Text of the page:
Middletown asks Butler County for $1.5M for community center funding shortfall

Project is joint venture between city and schools, inflation has caused rise in costs.

Butler County commissioners are considering a request by Middletown leaders for an additional $1.5 million to help close a funding gap for the Sonny Hill Community Center renovation project.

A group of leaders from the city of Middletown, schools and other organizations filled the commissioners’ chambers Monday hoping to secure $1.5 million to help close a $5.7 million gap in funding for the major renovation of the Sonny Hill Community Center.

The project is a joint venture between the city and schools, and they have numerous other funding partners. The commissioners have already given $1.5 million.

Schools Treasurer Randy Bertram said all told they have secured $9.1 million for the project that is now projected to cost $14.8 million, “it’s jumped up quite a bit.”

“When we look at our original estimated cost we were at $11.4 million,” he said. “Well we know inflation has hit us, hit us hard, things have changed.”

Bertram said they have been trying to close the gap with other sources, they’ve asked Cleveland Cliffs for $1 million and a $250,000 promise has come in from another educational source. Through “value engineering” they believe they can save $750,000 and another $2.3 million can be collected through sponsorships, memberships and donations.

Commissioner Don Dixon voiced some reservations about the plan, particularly the 10,000-square-foot gymnasium with a $4.3 million price tag.

“I have a hard time wrapping my mind around that, it’s almost half what you’re spending for the pre-school and annex and everything else,” he said. “Why not more on the pre-school, other side of the equation? Does a gymnasium really cost that much?”

Bertram said the original estimate was $4.8 million and it is a “bells-and-whistles” facility that is designed for competition. That is one of the areas he said they are planning to “value engineer” and hope they can cut the cost to $3.5 million. The gym is also expected to be a revenue-generator through rental fees.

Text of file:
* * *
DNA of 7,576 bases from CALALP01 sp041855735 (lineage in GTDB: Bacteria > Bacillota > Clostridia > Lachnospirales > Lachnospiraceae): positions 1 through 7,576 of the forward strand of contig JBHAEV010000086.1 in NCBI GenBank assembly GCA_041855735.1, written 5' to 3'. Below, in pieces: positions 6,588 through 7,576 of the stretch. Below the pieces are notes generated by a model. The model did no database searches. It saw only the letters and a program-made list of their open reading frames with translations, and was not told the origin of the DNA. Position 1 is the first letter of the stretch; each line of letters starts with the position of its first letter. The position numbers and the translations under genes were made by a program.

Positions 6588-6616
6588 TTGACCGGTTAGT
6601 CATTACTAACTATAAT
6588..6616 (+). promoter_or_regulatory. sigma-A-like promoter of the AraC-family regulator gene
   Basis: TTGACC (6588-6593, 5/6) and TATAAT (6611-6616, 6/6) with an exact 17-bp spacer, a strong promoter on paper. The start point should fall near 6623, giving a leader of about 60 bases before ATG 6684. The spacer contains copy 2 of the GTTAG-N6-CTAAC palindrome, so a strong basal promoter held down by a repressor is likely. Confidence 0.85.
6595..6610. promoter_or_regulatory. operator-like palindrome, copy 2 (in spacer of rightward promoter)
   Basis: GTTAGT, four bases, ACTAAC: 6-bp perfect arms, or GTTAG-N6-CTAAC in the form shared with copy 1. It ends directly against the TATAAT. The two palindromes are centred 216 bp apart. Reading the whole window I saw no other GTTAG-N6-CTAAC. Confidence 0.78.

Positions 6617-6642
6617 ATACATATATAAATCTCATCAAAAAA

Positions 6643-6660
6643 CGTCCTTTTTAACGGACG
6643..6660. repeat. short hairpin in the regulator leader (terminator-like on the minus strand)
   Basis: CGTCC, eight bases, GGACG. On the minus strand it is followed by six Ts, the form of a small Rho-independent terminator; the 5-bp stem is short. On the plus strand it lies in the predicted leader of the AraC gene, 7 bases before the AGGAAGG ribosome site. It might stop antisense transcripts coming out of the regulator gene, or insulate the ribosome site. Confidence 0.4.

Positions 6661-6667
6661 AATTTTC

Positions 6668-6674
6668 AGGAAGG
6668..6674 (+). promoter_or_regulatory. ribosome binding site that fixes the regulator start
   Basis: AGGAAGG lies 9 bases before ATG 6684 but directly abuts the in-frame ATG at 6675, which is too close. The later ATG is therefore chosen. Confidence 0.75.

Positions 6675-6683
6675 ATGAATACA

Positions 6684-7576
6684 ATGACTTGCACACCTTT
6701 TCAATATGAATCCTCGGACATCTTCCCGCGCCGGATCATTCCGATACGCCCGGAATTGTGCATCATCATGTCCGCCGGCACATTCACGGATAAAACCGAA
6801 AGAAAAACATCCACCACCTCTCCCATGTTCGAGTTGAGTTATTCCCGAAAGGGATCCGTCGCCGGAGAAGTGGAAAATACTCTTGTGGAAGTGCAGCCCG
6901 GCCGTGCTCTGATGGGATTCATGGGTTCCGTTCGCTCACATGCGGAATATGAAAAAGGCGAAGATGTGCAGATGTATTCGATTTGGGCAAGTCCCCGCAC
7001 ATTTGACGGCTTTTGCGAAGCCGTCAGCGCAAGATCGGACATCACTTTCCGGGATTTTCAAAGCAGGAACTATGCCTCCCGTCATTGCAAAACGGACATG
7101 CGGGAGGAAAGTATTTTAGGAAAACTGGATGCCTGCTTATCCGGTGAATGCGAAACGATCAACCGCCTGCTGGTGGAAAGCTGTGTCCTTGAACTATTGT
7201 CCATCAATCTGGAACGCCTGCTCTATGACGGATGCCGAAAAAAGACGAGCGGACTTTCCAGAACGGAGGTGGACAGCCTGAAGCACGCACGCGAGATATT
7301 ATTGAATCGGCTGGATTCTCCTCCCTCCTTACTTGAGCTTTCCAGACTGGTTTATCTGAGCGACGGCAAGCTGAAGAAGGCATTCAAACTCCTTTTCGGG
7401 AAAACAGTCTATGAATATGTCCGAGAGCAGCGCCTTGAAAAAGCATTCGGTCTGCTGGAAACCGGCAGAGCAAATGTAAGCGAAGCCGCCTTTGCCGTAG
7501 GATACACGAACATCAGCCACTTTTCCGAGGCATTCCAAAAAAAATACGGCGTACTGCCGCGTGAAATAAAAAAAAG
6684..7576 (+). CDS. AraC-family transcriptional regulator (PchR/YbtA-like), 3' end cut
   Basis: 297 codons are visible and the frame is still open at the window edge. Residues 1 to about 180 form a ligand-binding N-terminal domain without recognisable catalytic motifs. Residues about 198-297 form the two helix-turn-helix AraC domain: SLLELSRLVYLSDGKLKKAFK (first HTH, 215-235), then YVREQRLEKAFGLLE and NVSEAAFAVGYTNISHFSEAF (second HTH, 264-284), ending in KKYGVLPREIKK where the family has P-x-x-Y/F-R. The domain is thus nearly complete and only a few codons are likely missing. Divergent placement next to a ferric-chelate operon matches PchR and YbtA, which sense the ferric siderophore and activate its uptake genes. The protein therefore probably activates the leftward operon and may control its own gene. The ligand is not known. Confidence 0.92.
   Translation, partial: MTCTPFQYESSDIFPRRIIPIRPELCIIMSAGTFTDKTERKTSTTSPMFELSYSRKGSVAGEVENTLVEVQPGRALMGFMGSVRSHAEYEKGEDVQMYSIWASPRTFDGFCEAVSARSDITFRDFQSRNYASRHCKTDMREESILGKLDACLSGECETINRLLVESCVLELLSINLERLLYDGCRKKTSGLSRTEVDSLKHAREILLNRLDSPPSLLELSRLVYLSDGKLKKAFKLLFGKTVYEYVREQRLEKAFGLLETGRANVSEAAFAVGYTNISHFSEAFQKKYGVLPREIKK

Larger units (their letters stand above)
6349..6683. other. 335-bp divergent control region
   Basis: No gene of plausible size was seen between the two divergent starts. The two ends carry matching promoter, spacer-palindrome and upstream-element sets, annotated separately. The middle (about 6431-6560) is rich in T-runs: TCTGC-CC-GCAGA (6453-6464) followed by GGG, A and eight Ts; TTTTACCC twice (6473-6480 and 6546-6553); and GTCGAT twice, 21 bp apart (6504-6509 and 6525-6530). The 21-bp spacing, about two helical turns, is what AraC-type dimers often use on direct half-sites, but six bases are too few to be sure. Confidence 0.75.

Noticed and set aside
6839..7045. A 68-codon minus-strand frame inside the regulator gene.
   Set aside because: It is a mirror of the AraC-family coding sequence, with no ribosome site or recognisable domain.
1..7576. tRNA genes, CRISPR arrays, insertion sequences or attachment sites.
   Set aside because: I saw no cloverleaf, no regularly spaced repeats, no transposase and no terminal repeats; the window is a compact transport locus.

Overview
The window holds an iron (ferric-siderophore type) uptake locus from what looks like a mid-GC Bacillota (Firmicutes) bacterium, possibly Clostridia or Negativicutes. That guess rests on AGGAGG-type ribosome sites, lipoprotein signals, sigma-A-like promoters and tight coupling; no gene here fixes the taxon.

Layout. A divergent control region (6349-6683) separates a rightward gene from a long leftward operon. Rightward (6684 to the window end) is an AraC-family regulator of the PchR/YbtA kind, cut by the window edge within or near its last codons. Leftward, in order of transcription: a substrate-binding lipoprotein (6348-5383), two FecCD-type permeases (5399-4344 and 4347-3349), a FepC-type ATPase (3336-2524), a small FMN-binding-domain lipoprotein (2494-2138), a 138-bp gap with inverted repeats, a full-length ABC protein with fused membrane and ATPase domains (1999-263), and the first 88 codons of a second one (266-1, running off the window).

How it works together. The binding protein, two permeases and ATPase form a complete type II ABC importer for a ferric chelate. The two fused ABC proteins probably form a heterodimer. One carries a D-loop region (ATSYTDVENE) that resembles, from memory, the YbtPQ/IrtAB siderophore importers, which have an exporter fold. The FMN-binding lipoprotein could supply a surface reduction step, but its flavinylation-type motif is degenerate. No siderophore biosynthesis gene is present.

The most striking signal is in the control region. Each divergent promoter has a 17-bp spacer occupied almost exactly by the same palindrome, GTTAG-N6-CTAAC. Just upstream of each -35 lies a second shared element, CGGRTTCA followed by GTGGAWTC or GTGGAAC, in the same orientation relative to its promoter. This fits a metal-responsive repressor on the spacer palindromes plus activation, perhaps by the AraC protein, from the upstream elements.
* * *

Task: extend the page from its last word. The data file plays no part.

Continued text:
Another 13,000-square feet of renovated space will be dedicated to educational and health-related endeavors. Middletown Health Commissioner Jackie Phillips said they are discussing naming it the Sonny Hill Education and Enrichment Center, “it’s more than a community center.”

“Community centers often are for recreation,” she said “We’re talking about a place where families can come, the kids can come, we can do programming, we can do a lot of thing to wrap around the most vulnerable part of our population.”

Dixon told the Journal-News he is primarily interested in the programming Phillips discussed, he plans to talk individually with Middletown leaders about the exact direction of the facility.

“I understand the sports thing and it’s important and it gets kids there,” Dixon said. “But the main purpose is I think for early intervention and continuing education as the kids grow up. A place for learning and the other activities. I think they should take precedent over the gymnasium.”

The commissioners gave the city and schools $1.5 million of their American Rescue Plan Act funds when originally asked for funds a year ago. They gave the same amount for Hamilton’s community center project and recently approved $1.5 million for Oxford’s one-stop-shop for social services center.

Commissioner T.C. Rogers told the Journal-News he also has some questions about the precise plans for the Sonny Hill project and he hasn’t made up his mind yet on funding it. He also mentioned they must be fair in terms of allocations of ARPA money. It was his suggestion to give $1.5 million to the three cities for community center projects.

“Just like everything else, I’ll think about it and see how that meets the requirements which we have already established for the other ARPA funds, so we can be consistent,” Rogers said.

Commissioner Cindy Carpenter told the Journal-News she definitely supports giving the $1.5 million to the project as-is.

“I absolutely support the Sonny Hill project,” Carpenter said and addressed the gym question, “It’s an issue, but it’s important that they have a well designed top class gymnasium, so they’re able to rent it out and support the students for many years to come. It’s a key part.”

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